Drivers of pro poor politics

Understanding the drivers behind pro-poor politics is am important step in learning how to address gaps in policy. One of the most interesting nuggets of information in this module for me was looking at the history behind philanthropy. The idea that Victorian England started to invest in the poor due to military commitments and a wish to avoid the working class losing dignity was a fascinating idea for me.

I thought this was a really good way of demonstrating two principles in the ways that elites view poverty - the idea of a positive or negative threat to elites' power. The lack of sufficient able-bodied men for the military was a negative threat to the elites, forcing them to take action to lift the living conditions of the lower classes. The idea of lower-class working poor losing respectability was framing the problem in a positive way for the elites - they saw the poor as deserving of attention.

I found this section of the module hugely intriguing. Firstly, I had never through of development as anything other than altruistic - the idea that some development is performed because it actually happens to strengthen the position of the elites was a new concept to me. Moore and Hossain believe there is a historical trend away from the negative drivers (through the rise of democracy), but there are obvious parallels with modern-day Africa here. In fact, this for me ties in well with Moore's previous work on Unearned State Income - I would imagine there is a high correlation between states with high levels of unearned income and development policies that are responding to negative threats - i.e. to avoid civil unrest, etc.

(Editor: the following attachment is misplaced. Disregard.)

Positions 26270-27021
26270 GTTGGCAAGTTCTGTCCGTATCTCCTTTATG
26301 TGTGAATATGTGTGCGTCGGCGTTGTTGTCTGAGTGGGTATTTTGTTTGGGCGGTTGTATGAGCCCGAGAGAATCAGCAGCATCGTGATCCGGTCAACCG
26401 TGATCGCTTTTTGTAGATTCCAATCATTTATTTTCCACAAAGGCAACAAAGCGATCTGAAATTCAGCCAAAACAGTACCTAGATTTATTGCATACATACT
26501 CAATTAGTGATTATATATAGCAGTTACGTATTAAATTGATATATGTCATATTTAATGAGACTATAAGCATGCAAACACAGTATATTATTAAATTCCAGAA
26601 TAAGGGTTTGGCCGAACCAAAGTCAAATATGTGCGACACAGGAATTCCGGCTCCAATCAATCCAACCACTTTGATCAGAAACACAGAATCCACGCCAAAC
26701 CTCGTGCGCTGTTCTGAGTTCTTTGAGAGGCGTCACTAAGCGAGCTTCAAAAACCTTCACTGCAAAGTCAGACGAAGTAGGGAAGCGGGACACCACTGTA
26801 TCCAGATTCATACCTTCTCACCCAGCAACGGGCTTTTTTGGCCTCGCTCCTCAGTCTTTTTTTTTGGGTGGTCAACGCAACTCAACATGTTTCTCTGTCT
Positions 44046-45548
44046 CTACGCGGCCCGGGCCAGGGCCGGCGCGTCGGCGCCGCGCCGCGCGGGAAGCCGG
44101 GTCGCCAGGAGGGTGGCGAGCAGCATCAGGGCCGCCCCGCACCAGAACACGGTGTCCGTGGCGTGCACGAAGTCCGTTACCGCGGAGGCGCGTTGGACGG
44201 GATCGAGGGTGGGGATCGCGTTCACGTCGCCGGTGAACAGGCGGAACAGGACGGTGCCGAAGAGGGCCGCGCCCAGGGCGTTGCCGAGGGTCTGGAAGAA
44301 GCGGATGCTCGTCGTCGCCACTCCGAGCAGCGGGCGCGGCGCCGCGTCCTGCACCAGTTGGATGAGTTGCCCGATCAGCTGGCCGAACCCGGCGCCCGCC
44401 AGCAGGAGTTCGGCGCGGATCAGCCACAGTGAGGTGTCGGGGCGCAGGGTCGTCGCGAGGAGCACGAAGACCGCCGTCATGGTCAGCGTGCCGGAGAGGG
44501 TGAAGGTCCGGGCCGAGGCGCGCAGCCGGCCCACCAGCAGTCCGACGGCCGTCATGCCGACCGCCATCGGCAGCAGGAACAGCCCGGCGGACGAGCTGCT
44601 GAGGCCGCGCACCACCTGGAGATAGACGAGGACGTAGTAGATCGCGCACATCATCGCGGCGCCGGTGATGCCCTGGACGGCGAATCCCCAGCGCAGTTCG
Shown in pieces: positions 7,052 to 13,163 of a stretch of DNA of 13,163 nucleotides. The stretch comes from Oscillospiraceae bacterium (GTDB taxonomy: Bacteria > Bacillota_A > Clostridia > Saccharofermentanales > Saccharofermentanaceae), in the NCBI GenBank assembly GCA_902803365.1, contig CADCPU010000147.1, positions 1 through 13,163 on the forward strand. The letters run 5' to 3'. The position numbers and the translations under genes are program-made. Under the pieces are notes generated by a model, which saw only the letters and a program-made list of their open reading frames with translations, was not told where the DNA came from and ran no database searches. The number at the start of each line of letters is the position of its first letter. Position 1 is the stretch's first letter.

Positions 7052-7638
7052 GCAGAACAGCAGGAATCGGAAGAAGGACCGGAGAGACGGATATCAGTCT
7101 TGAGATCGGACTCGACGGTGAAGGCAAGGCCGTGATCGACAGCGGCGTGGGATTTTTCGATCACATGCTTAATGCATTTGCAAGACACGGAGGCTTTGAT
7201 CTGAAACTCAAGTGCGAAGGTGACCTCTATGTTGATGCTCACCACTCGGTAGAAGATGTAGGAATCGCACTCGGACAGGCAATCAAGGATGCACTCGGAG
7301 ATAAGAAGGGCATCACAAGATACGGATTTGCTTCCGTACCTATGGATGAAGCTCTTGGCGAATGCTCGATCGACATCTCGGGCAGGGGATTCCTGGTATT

I picked some further reading on this area by John Toye - Nationalising the Anti-Poverty Agenda. He goes even further than Moore, saying that basically the elites only implement true anti-poverty policy when:
1. They cannot insulate themselves from the poor
2. The poor can influence them via crime, epidemic or insurrection
3. They can do something to impact that poverty

Toye also extends on the views on participatory development, by pointing out that often the assessments of a country's poverty situation is done by one of the large multi-national organisations. This means that they have a tendency to see similar problems as identical and be too quick to ascribe particular issues to a country without fully understanding the state on the ground.

One question I noted as I was reading this article was whether the philanthrocapitalists pre-occuptation with health and disease may have something to do with this self-preservation theory - poverty in itself is unlikely to impact them directly, but a world-wide epidemic? That would be something even money couldn't avoid.

Education is the answer

The article by Moore and Hussain was also the first to introduce the theory around how framing development in educational language makes it more appealing to elites. As we would see in later articles, there is an implicit assumption from many elites that the poor are lazy and work-shy, that if they wanted to, they could work their way out of poverty. This leads to the belief that often it is lack of education that is the problem and therefore support is more likely to be given to policies that promote education as the answer.

This is an argument I have a hard time with. Not that elites are more inclined to support these programmes, but the theory under-pinning it. In the UK we have countless articles from newspapers all the time about benefits cheats and the lazy jobless - yet, we have a education system that provides free schooling to all children through to the age of 18. If this was purely an education issue, Britain should not be facing these issues. [Please note, I'm sceptical of the actual level of benefits cheats, but that's another argument!]